The message delivered was a very hard sell. Basically they were told, “We made a decision, you are going to live with it, and that is it”. There were no options. The people from the communities and the chiefs who were visiting did not take that message very well. Again, it seemed to be dictating to the communities. The communities were concerned they were not going to be part of the process. Chief Warren White from the community of Whitefish Bay was very upset. He went up to the microphone and made the minister very well aware of that.
The message that was delivered over and over again was that negotiation without consultation is not how they are going to do business. The communities are not prepared to accept that. This is not how to start a process where everyone is working together so they can achieve something, make improvements and actually start to settle some of these claims.
The communities all across northern Ontario and I am sure right across Canada want to be involved. They want the ability to provide input so the process works right. This is their future we are talking about. It is not simply about getting something off the books. This is about how their future is going to be planned out.
I have noticed quite often in my riding and in many rural areas of Canada that the people who actually live there have a lot of the answers. They know the information. These are people from the land and they have traditional memories of some of the treaties. When we talk about setting up legislation and a tribunal, it is very important that we get this right because this is an opportunity for them to improve their lot in Canada.
What do we do with claims from different jurisdictions? I will give an example. Grassy Narrows in my riding has a federal land claims dispute. It has a huge dispute with the provincial government over some logging practices. A lot of this holds back any economic activity.
If given the chance and if the specific claims tribunal works in the proper fashion, we still have to figure out how we are going to draw federal and provincial governments into responding to these claims. Dealing with the provinces is going to be part of the challenge of this. This tribunal is designed to overcome that, but we have to make sure it actually happens.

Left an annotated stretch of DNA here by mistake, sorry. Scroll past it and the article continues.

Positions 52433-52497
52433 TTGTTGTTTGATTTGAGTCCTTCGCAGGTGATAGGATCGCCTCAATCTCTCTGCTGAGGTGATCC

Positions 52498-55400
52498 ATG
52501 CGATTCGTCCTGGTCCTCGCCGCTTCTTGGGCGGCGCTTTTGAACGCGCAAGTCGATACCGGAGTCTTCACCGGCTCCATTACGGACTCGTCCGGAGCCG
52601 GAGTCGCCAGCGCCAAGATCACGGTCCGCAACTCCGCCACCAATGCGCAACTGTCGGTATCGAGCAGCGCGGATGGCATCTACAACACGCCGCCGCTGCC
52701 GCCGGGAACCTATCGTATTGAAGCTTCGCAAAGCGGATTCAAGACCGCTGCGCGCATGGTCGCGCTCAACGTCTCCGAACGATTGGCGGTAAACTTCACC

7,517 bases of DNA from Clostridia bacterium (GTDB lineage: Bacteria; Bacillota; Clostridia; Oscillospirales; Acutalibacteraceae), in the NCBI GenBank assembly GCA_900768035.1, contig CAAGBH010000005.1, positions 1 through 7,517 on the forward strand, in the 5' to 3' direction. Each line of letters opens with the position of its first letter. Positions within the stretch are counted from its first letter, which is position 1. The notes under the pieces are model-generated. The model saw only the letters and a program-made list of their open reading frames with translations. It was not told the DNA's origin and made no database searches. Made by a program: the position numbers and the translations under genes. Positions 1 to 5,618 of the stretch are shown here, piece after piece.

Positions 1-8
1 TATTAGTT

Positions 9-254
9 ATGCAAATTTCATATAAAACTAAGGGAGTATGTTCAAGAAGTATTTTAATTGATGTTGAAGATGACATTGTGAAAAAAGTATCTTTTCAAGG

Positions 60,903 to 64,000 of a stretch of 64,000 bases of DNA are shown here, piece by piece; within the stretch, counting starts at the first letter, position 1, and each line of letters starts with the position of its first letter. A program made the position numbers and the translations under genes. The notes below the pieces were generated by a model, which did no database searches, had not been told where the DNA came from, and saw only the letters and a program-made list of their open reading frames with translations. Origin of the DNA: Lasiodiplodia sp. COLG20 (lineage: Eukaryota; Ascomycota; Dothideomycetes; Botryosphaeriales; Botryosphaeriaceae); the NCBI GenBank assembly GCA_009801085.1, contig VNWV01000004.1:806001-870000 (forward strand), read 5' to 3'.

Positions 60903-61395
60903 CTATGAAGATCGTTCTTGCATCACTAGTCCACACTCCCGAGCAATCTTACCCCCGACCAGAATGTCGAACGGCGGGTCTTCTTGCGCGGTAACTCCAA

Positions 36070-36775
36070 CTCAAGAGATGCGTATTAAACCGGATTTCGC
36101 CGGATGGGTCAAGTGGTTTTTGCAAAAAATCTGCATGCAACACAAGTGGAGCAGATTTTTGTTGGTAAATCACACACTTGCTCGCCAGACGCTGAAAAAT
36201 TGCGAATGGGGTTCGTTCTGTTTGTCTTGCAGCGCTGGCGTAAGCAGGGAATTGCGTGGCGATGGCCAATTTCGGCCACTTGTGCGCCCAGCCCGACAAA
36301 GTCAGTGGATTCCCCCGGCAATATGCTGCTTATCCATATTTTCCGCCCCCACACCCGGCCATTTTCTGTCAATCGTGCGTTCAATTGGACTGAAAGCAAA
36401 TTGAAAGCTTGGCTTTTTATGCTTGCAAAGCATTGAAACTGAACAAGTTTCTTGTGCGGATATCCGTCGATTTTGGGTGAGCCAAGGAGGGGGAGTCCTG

Grassy Narrows has a long history of difficulty. Some of the disputes, roadblocks and blockades have been in the news far too often. It is simply that people in the communities are trying to achieve what they see as handling their own future and being part of their own destiny.
Going back to the claim for the Grassy Narrows area, this harms some industry opportunities for the Kenora forest products in the area. Ailbe Prendiville has an operation there. One of the few bright spots in northern Ontario is a logging operation that actually is looking to expand. It has the opportunity to provide more jobs in northern Ontario, to provide better jobs and to build a stronger future for a faltering industry in northern Ontario.
I will not go into why the forestry industry is suffering and why it is having the difficulty it does, but there are a couple of operations that are willing to expand in northern Ontario to provide new jobs. These are all being held up by some of the land claims that are in process now. This is what I meant earlier when I talked about this being a huge economic driver that could assist northern Ontario and many other places in Canada. This is something that needs to be done right so that other opportunities can come along.
A community like Kenora has about 16,000 people. Kenora lost the mill. The mill is closed. It is actually being torn down at this point. The day it was closed there were 450 direct jobs lost in Kenora. At one point, there had been more than double that; more than 1,000 people had worked at that facility. This was a huge loss to the forestry sector. We now have a tool before us, the specific land claims tribunal, which could help speed up the process and put some confidence back in to the forestry operations in a couple of specific communities. I see that as extremely positive and an extremely good tool for all communities, not just first nations alone.
There is another opportunity that could be helped by speeding up the claims process. For many who do not know, Red Lake is a huge gold mining area, one of the largest gold mines in North America. The mining aspect is doing very well.
There is a post and beam plant that will employ more than 200 people directly. Its challenge is to get a committed wood supply. It has been working with the province toward that goal. Again, the settlement of some of the claims in this area may free up fibre. It may provide the opportunity for this plant to happen. For something like this to happen in forestry in an area that has been one of the hardest hit in Canada is an extremely bright light for us. We are hoping that day happens and that it will drive a lot of the future for northern Ontario.